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Shutdown's energy transition impacts

Lawmakers believe the U.S. energy transition will be rattled by the expected government shutdown.

Why it matters: A shutdown won't completely halt federal climate efforts — but it'll gum up the works and could hurt investor confidence in the U.S. economy, with impacts trickling down to growth sectors like low-carbon energy and tech manufacturing.

Driving the news: Congress is likely to miss the appropriations deadline tomorrow over a standoff with House conservatives with no immediate sign of a resolution.

It'll delay operations across government, including at DOE, EPA, Interior and Treasury.

Some efforts to implement the infrastructure law and IRA will continue because they have mandatory funding in place, according to agency contingency plans.

But lawmakers believe a shutdown will dampen the speed of government permits and the private sector enthusiasm key to making those laws effective.

"It'll stop and slow down a lot of the investments people were looking for in different types of things, whether it be in fossil or clean energy," Senate Energy and Natural Resources Chair Joe Manchin told Axios.

Zoom in: On permits, Sen. Lisa Murkowski said Deputy Interior Secretary Tommy Beaudreau assured her that while permits may not entirely stop, "you may have slowdowns in permits being issued simply because you don't have some people at the bottom of the chain."

Per BLM, the agency will "continue certain permitting and related activities in a limited manner utilizing available fee revenues" but "program operations will be scaled back to a level commensurate with available funds during the period of the lapse."

Of note: Democrats told Axios they're worried Treasury may delay issuing more guidance for programs like home rebates for lower-carbon energy siting.

The Treasury says work on the IRA will continue, but the timelines for tax credit guidance it laid out earlier this month could be impacted.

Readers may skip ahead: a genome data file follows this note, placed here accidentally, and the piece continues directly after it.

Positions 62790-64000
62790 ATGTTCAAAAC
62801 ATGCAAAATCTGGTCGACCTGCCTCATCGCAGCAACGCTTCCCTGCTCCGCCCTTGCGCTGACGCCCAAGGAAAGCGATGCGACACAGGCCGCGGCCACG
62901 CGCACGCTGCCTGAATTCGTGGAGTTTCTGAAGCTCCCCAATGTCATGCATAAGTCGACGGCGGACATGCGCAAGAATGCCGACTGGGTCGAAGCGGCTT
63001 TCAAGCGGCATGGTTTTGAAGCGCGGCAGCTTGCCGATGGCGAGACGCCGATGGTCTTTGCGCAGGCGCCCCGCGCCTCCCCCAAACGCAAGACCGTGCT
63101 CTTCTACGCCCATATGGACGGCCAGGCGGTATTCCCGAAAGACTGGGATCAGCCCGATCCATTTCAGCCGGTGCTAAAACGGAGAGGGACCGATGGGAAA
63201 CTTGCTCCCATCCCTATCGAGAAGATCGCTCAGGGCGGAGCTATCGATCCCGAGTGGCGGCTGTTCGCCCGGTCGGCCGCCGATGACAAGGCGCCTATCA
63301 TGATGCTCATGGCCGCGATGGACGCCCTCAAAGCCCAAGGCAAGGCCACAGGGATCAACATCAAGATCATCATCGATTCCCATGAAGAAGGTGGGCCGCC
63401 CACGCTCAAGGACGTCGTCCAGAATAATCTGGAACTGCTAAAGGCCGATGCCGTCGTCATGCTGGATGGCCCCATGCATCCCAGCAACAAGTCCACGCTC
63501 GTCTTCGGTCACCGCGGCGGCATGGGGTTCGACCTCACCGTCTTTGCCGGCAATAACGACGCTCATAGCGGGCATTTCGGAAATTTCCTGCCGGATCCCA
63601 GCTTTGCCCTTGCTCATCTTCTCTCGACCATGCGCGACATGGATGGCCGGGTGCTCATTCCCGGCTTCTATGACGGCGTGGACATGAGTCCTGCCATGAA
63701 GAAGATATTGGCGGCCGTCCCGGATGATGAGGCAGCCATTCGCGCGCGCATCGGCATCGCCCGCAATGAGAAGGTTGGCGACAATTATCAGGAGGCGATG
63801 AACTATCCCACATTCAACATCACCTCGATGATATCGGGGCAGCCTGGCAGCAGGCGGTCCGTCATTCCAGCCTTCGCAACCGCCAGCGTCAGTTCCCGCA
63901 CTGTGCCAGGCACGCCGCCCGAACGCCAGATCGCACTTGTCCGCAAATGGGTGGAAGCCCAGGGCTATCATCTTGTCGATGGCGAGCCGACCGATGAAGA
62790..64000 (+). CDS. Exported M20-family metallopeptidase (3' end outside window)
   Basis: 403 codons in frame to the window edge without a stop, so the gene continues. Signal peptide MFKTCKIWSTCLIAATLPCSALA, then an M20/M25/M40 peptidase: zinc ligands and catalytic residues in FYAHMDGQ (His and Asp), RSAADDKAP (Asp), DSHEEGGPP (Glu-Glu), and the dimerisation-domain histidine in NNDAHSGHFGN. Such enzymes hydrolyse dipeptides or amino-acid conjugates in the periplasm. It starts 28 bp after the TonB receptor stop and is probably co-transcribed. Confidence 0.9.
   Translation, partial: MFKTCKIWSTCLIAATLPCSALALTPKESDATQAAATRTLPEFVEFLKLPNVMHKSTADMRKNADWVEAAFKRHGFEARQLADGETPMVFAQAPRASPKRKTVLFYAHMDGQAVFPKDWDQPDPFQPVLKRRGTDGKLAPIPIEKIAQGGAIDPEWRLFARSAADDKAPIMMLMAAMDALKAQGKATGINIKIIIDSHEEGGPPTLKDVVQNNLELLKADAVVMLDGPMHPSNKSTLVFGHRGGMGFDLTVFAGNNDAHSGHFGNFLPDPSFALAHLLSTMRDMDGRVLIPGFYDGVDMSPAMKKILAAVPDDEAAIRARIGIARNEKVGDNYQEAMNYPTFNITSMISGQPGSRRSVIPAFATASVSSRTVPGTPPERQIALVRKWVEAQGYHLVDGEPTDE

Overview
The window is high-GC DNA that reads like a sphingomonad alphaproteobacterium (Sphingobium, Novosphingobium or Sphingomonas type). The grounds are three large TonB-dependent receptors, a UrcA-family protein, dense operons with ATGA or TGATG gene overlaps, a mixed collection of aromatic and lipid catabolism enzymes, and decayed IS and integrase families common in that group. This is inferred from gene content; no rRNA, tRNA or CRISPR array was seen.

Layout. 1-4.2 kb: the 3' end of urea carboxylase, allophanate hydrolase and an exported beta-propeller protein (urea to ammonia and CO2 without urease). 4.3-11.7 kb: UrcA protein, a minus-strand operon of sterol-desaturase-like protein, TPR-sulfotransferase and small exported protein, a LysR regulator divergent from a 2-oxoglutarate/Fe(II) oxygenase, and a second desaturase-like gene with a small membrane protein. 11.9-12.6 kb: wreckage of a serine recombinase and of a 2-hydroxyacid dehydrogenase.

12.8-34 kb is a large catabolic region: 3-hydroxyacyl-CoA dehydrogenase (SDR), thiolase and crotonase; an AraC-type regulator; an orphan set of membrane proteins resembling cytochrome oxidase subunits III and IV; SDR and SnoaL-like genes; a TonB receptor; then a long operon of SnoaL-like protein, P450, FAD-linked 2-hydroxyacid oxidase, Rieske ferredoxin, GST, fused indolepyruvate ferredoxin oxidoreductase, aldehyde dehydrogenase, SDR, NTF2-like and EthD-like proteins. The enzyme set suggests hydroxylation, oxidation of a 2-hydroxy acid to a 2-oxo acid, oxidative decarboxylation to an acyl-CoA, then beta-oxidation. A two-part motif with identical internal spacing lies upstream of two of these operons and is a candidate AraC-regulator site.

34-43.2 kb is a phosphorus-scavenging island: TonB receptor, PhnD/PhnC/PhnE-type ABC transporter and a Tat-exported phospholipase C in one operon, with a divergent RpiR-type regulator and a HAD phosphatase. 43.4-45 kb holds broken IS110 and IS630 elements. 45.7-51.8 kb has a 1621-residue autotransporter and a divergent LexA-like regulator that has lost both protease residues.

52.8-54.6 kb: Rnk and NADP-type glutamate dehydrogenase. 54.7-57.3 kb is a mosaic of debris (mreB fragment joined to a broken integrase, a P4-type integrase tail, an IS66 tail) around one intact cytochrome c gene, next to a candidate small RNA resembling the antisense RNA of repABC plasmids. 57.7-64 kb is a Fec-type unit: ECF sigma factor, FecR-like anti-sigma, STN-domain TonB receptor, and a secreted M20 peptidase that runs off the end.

"I don't know that I can quantify exactly what it might mean. We've got to see just how deep into the rabbit hole they take us here in the next few days," Rep. Jared Huffman said.

As EPA Administrator Michael Regan put it during a House hearing this week: "A government shutdown would be detrimental to any work being done on regulations that would help us stay globally competitive and take advantage of technologies that we want to corner the market on."

Plus, EPA's water quality and Superfund facility inspections will grind to a halt, Regan said.

The big picture: A prolonged freeze in government functions could undermine trust in the U.S. economy in markets around the world, as the nation's credit rating is already wobbling.

"This game that these Freedom Caucus people are playing to no productive end is undermining the confidence of people here and overseas," said Rep. Steny Hoyer. "As you reign in, that lack of confidence feeds on itself and that leads to a recession."

And Rep. Lizzie Fletcher told Axios: "My colleagues who seem to be marching us towards this outcome really need to be thinking about the bigger impacts."

The bottom line: Whether President Biden uses executive powers to preserve energy policy in a shutdown "could depend, at least in part, on whether he and his advisers see a political 'win,'" ClearView Energy Partners said in a Wednesday note.

"Our base case expectation is for the White House to protect the IRA, but the answer could depend on how the White House sees the IRA-inspired greening of red states," ClearView said.

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